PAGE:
Once again opponents of Pennsylvania Gov. Tom Corbett are using the Associated Press to try and smear him over the issue of drilling. The latest “hit piece” against the governor comes over the issue of a recent Executive Order (EO) he issued which a) requires drillers and others requiring permits—pipelines, compressors, etc.—to supply fully completed paperwork, and b) if they do, encourages DEP employees to process that paperwork and respond in a timely manner.
So the AP is going after Gov. Corbett for his desire to provide good customer service. You just have to shake your head. Here’s the background and details:
Landowners in the Town of Caroline (Tompkins County, NY) are about to have their constitutionally protected property rights stripped away by the anti-drilling town board. Elections do have consequences, and last November two level-headed pro-drilling board members were tossed in favor of anti-drillers. What follows? Citizens are denied their constitutional rights.
Thursday night the town board will hold a freak show public hearing on their proposed fracking ban:
Bloomberg, perhaps the most anti-drilling large media company aside from Reuters, targets FracFocus.org in an elaborately long negative article. FracFocus is a website sponsored by the drilling industry where companies either voluntarily, or by state mandate, list the chemical composition of the fracking fluids they use for individual wells they drill. The public can find out what chemicals are used in well drilling nearby.
Bloomberg wants you to believe the website is just a sham, a pretense offered by the drilling industry in an attempt to cover up the dirty, filthy drilling they really do. And while Bloomberg is driving their anti-drilling message down the highway at 120 mph attempting to run over FracFocus, they swerve into the other lane and try to hit as many drilling companies head-on as they can along the way, just for good measure.
A new story from the AP is just so bizarre, it’s actually funny. The theme of the story? The shale energy industry is providing too many good paying jobs. Yep—you read that right. At a time when both Republicans and Democrats talk about jobs, jobs, jobs, the AP says if an industry provides too many jobs, and they pay too well, that’s actually a bad thing. What kind of mental gymnastics do you have to go through to arrive at that conclusion?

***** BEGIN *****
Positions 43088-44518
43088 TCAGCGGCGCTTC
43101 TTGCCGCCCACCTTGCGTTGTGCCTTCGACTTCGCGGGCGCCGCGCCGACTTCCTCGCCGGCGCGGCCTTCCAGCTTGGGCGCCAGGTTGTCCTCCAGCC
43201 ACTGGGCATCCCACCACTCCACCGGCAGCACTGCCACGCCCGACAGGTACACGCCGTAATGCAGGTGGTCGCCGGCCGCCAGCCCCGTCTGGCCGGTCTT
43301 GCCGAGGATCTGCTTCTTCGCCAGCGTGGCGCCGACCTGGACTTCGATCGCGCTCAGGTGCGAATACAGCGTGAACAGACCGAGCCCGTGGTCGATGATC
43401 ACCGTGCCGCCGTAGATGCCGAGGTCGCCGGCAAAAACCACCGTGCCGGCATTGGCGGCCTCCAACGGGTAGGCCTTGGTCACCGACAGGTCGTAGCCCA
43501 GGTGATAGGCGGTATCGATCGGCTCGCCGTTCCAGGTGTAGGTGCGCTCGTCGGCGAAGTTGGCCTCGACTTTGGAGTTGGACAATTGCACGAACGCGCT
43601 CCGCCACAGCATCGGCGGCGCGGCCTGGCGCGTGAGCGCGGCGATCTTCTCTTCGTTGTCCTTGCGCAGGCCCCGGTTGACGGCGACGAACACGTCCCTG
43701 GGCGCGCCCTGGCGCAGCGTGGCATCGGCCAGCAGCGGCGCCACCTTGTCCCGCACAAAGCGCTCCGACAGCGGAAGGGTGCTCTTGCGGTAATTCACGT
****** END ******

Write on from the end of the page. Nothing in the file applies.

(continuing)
Here’s how the AP “story” starts—the setting is Woodward, Oklahoma:
Newfield Exploration is plugging three exploratory wells they drilled in Wayne County, PA in 2010. Why? They won’t comment on what they found in the wells, but the fact is, the Delaware River Basin Commission controls drilling in most of Wayne County and the DRBC has so far not allowed drilling in the Marcellus Shale. They currently have an ongoing review process for new rules to allow drilling, but the sitting members of the Commission have not voted to release the rules.
So to comply with PA Dept. of Environmental Protection rules, Newfield is plugging the wells—at least for now.
The Marcellus and Utica Shale formations only just skirt the outer edge of the State of Virginia—almost following a path along it’s western border with West Virginia and Kentucky. So the great debate over drilling and fracking has not really touched Virginia in a significant way—until now.
The Roanoke Times reports there is now a “battle” over fracking in The Old Dominion state:
The Utica Shale underlies part of the Canadian province of Quebec. But development of the Utica is currently on hold while a government panel studies and reviews the miracle of hydraulic fracturing, just to be sure it’s safe.
In the meantime, drillers like Lone Pine Resources, with leased acreage in Quebec’s Utica Shale, wait. While they’re waiting, they’ve sized up the potential reserves they own in the Utica, and for Lone Pine, it’s big.
David Drennon is marketing and transportation manager with H.G. Energy LLC in Parkersburg, West Virginia. He spoke yesterday at the Parkersburg Rotary Club weekly meeting about development of natural gas from Marcellus Shale deposits and oil from Utica Shale deposits. He offered these observations and predictions about shale development in WV: